The United States has been at war in Afghanistan since the fall of my second grade year, and in Iraq for half of the years I have been in school. In all that time, and in all of the years that we watched Channel One News in the mornings, we never saw a casket, never heard about the war dead or the loss of limbs, and only heard about veterans one day a year.

That changed last Tuesday.

Bill Clinton, George W. Bush and Barack Obama have all been President of the United States during my schooling, and all three have addressed the nation’s students in the first weeks of school. Clips of these addresses were shown on Channel One, or the existence of the speeches was mentioned in news stories. There was never any controversy.

That changed this September.

This August, we were warned that the President was scheduled to speak to students across the nation, and the news media was full of dire predictions of this unprecedented address. We were originally asked to have our parents sign a form saying that we could listen to the fifteen minute national pep rally for paying attention and focusing on our studies, with the option of spending that time in another room. Then the speech was canceled except in U.S. government classes. Our infantile minds were apparently not prepared to absorb such concepts as hard work and setting goals.

image via Fort Hood Sentinel

image via Fort Hood Sentinel

And yet, we were apparently sufficiently mature to watch last week’s memorial service from Fort Hood. Without warning and without parental permission, this solemn service and the words of the President and several reverends were shown school-wide, in class.
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In my opinion, everyone should be able to go to the same prom.  Gay couples, straight couples, singles, groups of friends, anyone who knows how to wear nice clothes.  Requiring that girls wear gowns instead of tuxedos is discrimination.

17 Year Old Girl Sues, Changes School Policy, And Will Wear Her Tuxedo To Prom

from Jezebel, By hortense

A 17-year-old lesbian in Lebanon, Indiana was all set to go to prom until her principal informed her that the dress code restricted girls from wearing tuxedos, forcing them to wear gowns instead.

The girl, who is not identified due to her age, decided to fight back, suing the school with the help of the American Civil Liberties Union, on the grounds that the school’s restrictive dress code was a case of gender discrimination and a denial of the girl’s right to free speech. At first, the school attempted to placate the girl by discussing pantsuit options, but that was soon dismissed, as school officials reversed their dress code standards just four days after the suit was filed, releasing this statement: “School policy for this year’s prom will be that all attendees shall wear appropriate formal attire with no gender-based attire requirements imposed. Female students will be permitted to wear tuxedos if they choose.”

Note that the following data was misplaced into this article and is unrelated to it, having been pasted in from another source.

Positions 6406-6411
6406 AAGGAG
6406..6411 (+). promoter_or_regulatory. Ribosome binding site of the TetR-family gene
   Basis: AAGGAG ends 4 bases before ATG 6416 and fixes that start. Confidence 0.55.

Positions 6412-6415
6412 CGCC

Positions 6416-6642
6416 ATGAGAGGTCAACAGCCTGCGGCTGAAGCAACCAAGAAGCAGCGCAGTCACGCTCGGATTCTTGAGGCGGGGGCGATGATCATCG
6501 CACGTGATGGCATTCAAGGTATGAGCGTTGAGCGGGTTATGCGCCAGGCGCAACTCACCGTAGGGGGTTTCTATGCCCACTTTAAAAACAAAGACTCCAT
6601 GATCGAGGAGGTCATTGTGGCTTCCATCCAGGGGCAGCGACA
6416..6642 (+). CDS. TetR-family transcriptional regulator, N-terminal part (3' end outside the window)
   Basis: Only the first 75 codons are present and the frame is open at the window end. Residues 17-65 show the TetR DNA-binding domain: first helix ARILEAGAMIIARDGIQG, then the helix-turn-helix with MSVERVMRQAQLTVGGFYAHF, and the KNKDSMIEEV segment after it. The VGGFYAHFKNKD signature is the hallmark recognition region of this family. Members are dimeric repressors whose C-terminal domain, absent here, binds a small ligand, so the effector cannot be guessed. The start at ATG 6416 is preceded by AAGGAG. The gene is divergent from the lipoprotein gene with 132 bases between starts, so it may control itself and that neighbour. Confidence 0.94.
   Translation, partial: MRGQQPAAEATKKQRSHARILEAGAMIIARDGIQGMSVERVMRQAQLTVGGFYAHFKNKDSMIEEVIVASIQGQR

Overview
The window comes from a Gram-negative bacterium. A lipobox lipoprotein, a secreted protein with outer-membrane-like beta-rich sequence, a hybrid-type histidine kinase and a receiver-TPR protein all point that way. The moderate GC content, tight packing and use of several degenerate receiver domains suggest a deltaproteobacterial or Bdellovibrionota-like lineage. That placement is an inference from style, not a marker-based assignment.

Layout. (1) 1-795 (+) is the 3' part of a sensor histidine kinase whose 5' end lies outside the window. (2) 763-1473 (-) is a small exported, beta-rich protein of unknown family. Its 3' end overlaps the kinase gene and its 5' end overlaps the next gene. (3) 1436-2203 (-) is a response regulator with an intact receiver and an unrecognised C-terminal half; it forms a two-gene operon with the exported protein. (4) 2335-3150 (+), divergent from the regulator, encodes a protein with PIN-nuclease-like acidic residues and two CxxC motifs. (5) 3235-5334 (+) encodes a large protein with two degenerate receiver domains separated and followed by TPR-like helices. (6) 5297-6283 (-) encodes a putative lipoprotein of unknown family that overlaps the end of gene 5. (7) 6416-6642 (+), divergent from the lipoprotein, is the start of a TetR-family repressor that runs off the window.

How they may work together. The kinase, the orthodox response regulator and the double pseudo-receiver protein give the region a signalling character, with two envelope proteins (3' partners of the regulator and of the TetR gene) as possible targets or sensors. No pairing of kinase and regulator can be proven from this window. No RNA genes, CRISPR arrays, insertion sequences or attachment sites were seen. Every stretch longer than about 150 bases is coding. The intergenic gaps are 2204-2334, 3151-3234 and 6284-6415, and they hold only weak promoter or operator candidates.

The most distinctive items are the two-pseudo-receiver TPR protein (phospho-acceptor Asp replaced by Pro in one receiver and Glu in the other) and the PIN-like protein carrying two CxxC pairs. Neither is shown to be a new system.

If you click on the article, you can see all the sources that Hortense linked to.

Cassie’s avatarAre you the same person online as you are in the real physical world?

I was once accused online of being an old man who goes into chat rooms naked pretending to be a teenage girl. Ew! Can’t imagine anyone who meets me in person accusing me of that, but it makes me wonder.

Who are the real people behind the names at the blogs where I read and comment? Are they lying about who they are? Their gender? Their age? How would you know? Leave aside the pervs and the creeps, and wonder why people are so different? Probably they don’t like who they are. Are there other reasons?

I am more upbeat and more outgoing online than I am in person. Also more athletic. But I am still me. Are you?

Then again, I meet a lot of “real” people who are much more like avatars than human beings. High school can be like that but so can churches and synagogues. In HS, you understand that we’re all still becoming who we will grow up to be, and so it’s OK to try on new interests and new styles. But new personalities? No thank you!

But there are also a lot of adults, way past 20 or 25 adults, who act more like internet avatars than actual humans. I know someone who calls the Stepford Wives. They’re pretty scary, and sometimes it hurts to find out who the human being underneath actually is.

In 2008 I want to become a little more like my online avatar, and I want her to become a little more like me.